Regardless of whether your organization is based in Canada or in the United States, certain planned giving best practices will always hold true, said Variety’s Chipman. “You need to advertise you’re open for business and ready to accept bequests,” he said. “It’s as simple as that and it drives me nuts that some nonprofits…(make) it more difficult than it needs to be. If you don’t tell (donors) you’re open for business, they’ll do it for other charities.”

It is not just large nonprofits such as hospitals and museums that benefit from a planned giving program. Smaller organizations, such as the Toronto, Ontario-based Muscular Dystrophy Canada (MDC), with a national staff of about 50 and approximate yearly revenue of $10 million (Can.), has integrated a planned giving program that generates about 5 percent of its annual revenue.

Lisa Pottie, executive director of MDC’s Atlantic Region in Dartmouth, Nova Scotia, said that small organizations, which often lack a dedicated planned giving officer, must make sure that “whoever has the expertise is the one who can advise” donors on matters of estate planning and legacy gifts. Pottie has a fundraising background and so was tapped to help coordinate MDC’s national planned giving program.

Pottie also said to integrate legacy donor stewardship into the direct mail stream. Legacy donors, who are generally older, will often be more connected to your organization through direct mail than through online or social media means, she said.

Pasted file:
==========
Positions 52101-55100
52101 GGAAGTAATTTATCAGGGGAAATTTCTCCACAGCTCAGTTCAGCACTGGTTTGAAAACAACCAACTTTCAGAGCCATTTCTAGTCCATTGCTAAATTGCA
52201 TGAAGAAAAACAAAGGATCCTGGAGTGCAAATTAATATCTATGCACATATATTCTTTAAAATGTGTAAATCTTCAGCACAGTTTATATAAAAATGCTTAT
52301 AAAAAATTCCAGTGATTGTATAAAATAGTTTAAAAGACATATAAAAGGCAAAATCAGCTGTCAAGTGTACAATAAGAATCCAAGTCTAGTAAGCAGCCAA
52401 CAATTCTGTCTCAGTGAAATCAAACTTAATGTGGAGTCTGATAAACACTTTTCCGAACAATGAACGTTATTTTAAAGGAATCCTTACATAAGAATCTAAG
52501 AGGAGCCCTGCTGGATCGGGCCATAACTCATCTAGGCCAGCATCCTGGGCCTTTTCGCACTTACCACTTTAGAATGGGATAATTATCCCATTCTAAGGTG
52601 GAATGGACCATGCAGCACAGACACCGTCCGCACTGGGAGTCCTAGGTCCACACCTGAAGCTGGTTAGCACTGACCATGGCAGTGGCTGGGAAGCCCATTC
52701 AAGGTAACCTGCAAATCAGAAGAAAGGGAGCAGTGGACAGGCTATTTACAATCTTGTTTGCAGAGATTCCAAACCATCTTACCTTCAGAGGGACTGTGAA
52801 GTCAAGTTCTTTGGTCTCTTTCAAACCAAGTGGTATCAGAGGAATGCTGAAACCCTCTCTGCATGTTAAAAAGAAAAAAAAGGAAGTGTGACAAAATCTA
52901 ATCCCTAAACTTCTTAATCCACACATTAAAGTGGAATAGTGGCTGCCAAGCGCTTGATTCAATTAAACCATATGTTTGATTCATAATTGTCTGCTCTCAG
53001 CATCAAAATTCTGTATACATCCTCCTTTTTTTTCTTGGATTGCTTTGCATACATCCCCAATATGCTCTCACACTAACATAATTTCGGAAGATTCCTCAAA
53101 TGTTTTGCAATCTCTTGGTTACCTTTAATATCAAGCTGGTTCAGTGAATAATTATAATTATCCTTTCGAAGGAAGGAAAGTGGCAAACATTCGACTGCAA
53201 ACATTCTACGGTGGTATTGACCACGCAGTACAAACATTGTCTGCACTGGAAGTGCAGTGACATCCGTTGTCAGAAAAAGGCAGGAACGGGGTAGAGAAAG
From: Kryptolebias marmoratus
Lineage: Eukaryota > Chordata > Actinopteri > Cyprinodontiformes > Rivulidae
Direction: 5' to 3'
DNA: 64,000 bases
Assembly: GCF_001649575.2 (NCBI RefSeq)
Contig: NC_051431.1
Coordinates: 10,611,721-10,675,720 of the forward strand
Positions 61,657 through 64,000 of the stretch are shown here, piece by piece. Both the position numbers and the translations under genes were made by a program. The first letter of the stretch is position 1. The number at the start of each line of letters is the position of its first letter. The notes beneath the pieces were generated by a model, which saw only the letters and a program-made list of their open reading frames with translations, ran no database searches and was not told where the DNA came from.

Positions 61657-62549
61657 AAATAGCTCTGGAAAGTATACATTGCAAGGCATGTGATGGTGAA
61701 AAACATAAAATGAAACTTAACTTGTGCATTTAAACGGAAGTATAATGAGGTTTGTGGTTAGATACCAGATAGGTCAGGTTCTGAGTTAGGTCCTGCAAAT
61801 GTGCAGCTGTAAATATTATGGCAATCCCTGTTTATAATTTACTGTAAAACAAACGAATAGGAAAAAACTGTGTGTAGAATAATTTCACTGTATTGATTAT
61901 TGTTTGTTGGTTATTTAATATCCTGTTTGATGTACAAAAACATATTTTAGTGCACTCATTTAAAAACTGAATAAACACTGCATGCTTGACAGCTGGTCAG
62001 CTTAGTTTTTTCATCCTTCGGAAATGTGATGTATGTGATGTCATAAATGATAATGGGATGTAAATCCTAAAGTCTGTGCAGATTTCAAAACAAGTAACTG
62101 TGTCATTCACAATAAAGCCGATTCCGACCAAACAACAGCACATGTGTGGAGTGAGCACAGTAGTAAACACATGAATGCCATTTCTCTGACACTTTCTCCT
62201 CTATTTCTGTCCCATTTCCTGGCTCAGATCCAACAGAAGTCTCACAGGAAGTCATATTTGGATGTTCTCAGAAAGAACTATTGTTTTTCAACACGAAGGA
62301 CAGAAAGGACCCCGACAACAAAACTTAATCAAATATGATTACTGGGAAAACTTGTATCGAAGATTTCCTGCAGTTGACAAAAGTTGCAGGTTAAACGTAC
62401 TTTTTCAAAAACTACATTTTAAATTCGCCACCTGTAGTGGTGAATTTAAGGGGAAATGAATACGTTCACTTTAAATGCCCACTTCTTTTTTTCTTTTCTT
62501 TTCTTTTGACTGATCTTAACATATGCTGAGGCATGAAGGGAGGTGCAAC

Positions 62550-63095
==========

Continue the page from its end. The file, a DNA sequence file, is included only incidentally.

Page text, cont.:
Johnston advocates the use of online surveys and checkboxes in direct mail pieces so donors interested in legacy giving can self-identify. “Don’t be afraid to go out in all channels,” he said. “We’ve learned older people are comfortable with all channels to self-identify, without false positives, their interest in leaving a legacy.”

A legacy gifts officer must be subtle and sensitive. Aside from uncomfortable thoughts of death that asking for a bequest might evoke, “many are concerned that the mere mention of leaving a bequest will cause inter-family bickering,” said Chipman. Often, he said, family members “don’t understand that charitable bequests in a will can have fairly significant benefits in estate planning.”

And, if a donor identifies a charity in a will, it is because the organization has become cherished by the person. “When someone puts an organization in their will, they’re elevating the organization to the level of a loved one,” said PPP’s Johnson. “When they do that it means (the nonprofit) has earned their trust, and they’re telling their other loved ones that this is important.”

Added hjc’s Johnston: “Overall you end up with the same feelings of donors no matter where you are. Regardless of legal overlay, people kind of think the same.” NPT